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Friday, May 27, 2016
- China plans to triple its wind power capacity over the next two years in line with the central government’s goal of promoting clean energy and more sustainable economic development, says a senior policy development official.
China’s total wind power capacity now stands at 6,000 megawatts, but by end 2008 this would have reached 10,000 Mw. And by 2010, the central government will have boosted wind power production to 20,000 Mw, estimates Song Yanqin, deputy director of the research management and international collaboration division of China’s Energy Research institute (ERI). The ERI is part of the Beijing-based National Development and Report Commission, the agency tasked with implementation of energy conservation and emissions reduction programmes. "An increase in wind power capacity will help meet growing local demand and also ensure environmental protection," Song told IPS in an interview on the sidelines of the Asian Clean Energy Forum, organised here last week by the Asian Development Bank (AsDB) and the U.S. Agency for International Development.
Song added that increasing wind power capacity is in line with the government’s plan to increase the share of renewable energy in the country’s total energy mix and thus help reduce China’s greenhouse gas emissions.
China’s rapidly expanding economy – its average annual GDP growth has been surging at around ten percent over the past five years – has made it a major energy consumer.
China depends primarily on coal, an abundant and cheap indigenous energy resource. In the next 20 years, as China’s economy continues to rise, the Energy Information Administration forecasts that the demand for coal will grow at an annual rate of 3.5 percent.
But coal-fired power plants boost carbon emissions that hasten global warming. The World Bank reports that China has 20 of the world's 30 most polluted cities, largely due to high coal use.
"China is seeking a new development path," notes Yu Cong, director of ERI’s energy efficiency centre. Yu, who also participated in the AsDB forum, added that the Chinese government prefers a more sustainable economic development model and is striving to reduce its energy consumption. Development of renewable energy sources such as wind power is a key measure, he said.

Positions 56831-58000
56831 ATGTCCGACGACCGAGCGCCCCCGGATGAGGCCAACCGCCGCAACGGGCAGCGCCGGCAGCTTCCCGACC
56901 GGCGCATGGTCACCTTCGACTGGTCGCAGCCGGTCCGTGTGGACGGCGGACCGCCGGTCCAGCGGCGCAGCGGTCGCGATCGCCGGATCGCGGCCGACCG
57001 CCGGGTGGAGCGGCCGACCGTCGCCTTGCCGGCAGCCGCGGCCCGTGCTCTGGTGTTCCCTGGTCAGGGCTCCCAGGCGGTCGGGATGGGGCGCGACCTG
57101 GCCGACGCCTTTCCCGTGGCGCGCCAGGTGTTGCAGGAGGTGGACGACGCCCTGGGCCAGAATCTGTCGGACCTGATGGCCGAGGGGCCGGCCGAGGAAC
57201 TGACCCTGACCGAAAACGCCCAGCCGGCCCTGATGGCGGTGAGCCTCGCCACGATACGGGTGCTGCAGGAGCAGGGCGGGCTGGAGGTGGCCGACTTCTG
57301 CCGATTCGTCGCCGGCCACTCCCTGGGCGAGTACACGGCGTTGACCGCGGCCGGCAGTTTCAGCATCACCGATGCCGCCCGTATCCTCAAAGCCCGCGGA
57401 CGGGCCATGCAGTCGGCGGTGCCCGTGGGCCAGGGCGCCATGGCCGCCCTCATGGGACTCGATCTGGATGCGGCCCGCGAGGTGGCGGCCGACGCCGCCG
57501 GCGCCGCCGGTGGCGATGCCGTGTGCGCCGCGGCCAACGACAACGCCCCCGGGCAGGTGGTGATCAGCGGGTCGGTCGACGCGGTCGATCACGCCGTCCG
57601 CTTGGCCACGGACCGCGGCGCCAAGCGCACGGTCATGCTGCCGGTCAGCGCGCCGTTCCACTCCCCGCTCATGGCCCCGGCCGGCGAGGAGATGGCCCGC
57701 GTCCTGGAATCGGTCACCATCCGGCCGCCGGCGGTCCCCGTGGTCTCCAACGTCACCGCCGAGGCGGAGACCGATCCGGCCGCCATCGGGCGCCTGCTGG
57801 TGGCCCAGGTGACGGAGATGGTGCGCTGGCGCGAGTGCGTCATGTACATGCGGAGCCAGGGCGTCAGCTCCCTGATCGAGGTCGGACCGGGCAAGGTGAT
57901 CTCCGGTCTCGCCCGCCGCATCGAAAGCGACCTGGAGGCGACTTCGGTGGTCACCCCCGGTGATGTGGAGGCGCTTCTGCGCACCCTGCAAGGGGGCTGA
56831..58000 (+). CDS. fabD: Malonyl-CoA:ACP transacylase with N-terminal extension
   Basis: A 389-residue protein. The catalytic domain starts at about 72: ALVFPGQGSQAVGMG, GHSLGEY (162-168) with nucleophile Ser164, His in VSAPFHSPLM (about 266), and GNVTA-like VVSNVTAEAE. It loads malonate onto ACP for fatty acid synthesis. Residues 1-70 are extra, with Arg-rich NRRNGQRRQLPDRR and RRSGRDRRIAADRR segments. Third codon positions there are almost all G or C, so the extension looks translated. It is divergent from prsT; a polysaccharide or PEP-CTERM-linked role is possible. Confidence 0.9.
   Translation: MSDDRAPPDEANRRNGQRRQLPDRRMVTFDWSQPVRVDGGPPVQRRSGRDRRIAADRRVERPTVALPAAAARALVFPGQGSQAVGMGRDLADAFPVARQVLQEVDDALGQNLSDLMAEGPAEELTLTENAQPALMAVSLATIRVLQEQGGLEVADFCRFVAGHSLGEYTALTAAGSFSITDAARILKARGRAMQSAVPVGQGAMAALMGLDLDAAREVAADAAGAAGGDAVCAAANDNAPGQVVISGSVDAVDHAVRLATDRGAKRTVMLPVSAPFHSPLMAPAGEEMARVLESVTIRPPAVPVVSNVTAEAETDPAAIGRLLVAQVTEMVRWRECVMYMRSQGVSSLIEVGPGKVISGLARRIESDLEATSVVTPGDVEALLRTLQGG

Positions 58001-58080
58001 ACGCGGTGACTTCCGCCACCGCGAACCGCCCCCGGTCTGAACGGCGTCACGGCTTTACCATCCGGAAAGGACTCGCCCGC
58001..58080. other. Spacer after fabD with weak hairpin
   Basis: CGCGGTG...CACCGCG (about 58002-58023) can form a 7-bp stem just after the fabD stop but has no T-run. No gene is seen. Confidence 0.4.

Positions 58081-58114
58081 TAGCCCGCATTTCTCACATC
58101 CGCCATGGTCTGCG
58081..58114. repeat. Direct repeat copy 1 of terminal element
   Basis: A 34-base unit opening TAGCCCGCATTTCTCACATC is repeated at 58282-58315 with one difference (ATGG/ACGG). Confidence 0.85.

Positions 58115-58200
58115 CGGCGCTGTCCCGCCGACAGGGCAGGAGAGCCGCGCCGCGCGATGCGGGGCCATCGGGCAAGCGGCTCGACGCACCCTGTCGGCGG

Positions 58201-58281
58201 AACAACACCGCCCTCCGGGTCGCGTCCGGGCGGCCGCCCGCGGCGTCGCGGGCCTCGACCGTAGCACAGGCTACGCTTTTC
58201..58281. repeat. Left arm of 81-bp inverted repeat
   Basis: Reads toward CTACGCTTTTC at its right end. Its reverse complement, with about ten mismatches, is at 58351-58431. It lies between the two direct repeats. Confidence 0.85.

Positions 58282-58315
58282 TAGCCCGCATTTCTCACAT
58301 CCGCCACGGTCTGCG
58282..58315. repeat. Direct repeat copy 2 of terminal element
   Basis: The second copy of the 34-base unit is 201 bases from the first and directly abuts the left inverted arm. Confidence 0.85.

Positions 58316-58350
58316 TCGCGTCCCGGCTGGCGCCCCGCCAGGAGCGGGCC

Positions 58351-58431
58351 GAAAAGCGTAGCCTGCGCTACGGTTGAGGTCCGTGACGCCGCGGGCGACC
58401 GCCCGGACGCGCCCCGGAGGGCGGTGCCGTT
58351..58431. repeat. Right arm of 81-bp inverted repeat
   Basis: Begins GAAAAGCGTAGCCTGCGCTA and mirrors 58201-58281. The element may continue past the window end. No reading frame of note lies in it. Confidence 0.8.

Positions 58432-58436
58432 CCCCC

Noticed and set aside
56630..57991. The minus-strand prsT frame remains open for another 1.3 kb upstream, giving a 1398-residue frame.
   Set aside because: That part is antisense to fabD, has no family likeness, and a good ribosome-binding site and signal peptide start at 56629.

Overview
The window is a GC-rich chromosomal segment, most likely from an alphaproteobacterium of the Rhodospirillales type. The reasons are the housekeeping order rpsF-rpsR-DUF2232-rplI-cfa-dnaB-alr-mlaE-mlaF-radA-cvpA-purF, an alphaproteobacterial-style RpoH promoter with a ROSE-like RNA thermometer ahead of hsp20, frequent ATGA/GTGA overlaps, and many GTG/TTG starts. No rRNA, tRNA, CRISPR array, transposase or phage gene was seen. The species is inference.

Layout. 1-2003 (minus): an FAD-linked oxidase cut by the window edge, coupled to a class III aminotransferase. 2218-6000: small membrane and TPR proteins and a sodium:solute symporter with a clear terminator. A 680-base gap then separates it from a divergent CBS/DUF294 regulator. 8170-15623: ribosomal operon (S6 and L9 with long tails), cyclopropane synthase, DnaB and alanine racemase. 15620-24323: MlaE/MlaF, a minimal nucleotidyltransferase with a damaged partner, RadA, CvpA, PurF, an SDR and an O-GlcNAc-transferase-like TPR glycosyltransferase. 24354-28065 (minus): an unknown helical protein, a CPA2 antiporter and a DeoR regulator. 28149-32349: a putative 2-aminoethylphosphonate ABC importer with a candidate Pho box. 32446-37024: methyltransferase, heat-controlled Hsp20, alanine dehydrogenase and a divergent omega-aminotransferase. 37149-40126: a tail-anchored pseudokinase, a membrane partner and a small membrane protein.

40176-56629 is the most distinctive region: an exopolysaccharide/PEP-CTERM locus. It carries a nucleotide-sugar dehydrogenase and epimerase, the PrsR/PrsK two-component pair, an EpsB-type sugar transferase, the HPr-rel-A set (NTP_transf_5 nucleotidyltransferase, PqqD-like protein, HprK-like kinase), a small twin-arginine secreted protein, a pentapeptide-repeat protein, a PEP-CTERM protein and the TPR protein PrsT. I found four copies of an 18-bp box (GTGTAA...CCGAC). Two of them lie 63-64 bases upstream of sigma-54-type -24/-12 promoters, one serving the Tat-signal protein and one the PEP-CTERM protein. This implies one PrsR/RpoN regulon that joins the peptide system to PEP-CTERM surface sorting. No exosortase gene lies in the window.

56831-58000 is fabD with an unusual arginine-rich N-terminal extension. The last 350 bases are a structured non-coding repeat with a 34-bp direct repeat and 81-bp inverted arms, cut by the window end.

Renewables account for only a quarter of China’s total installed capacity of over 700,000 Mw. In 2007, China consumed 2.65 million tons of coal equivalent, only 7.5 percent of which was renewable. The government hopes that by 2010 wind, hydro and solar energy will account for ten percent of total consumption.
Compared to leading wind energy producers and consumers such as Germany, Spain and the United States, China’s installed capacity is still low. But Song is confident that this will change over the next few years and that China may even emerge as the world’s biggest wind power producer. "We have the resources. Our coastlines are longer than Spain," he said.
"Although China still lags many countries in terms of total wind power installations, its recent growth rates have far exceeded the world average. An increasingly strong policy environment and a growing local manufacturing base has contributed to China’s more than doubling of its wind power capacity in 2006," says Joanna Lewis, senior international fellow at the U.S.-based Pew Centre on Global Climate Change.
In a study released in July 2007, Lewis made a comparative study of wind power development strategies in China, India and Spain. She enumerated several programmes to encourage local wind turbine manufacturing and increase the number of wind farms. These include tax breaks, concessions, competitive bidding process for wind farm development, promotion of technology transfer and subsidies on wind energy research.
Such measures will continue to support not only China’s wind power programme but also its renewable energy development plan. Subsidies, tax incentives and more funding for research can help create a "stable, predictable, and sustainable market demand" for renewable energy, said Song.